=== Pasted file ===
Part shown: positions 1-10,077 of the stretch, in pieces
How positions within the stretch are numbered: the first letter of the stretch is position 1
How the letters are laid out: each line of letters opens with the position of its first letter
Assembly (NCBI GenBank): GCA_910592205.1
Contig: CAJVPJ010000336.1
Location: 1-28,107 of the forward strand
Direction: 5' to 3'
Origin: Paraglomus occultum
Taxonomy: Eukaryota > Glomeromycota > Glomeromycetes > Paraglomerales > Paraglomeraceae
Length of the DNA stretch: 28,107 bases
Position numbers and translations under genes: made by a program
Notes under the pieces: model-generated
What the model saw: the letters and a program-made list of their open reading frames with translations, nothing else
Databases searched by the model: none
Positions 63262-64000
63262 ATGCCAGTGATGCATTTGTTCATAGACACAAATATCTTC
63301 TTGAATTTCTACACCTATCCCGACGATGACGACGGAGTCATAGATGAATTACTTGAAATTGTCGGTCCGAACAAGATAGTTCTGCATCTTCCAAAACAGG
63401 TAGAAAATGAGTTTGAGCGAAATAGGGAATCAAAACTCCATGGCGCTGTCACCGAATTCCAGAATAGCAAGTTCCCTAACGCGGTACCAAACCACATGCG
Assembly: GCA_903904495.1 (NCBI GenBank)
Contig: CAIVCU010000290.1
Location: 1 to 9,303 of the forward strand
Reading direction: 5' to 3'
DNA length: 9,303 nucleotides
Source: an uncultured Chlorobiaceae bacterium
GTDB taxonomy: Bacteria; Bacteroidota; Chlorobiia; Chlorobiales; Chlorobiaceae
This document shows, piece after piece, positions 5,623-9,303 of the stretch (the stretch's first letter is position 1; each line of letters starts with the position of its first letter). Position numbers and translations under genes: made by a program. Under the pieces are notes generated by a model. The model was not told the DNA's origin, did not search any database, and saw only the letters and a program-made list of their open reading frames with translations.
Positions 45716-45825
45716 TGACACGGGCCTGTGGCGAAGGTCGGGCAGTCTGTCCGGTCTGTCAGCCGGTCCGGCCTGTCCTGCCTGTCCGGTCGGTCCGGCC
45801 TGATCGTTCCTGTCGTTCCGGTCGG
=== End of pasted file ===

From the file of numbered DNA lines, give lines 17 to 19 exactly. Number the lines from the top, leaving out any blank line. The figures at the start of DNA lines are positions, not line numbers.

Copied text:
63301 TTGAATTTCTACACCTATCCCGACGATGACGACGGAGTCATAGATGAATTACTTGAAATTGTCGGTCCGAACAAGATAGTTCTGCATCTTCCAAAACAGG
63401 TAGAAAATGAGTTTGAGCGAAATAGGGAATCAAAACTCCATGGCGCTGTCACCGAATTCCAGAATAGCAAGTTCCCTAACGCGGTACCAAACCACATGCG
Assembly: GCA_903904495.1 (NCBI GenBank)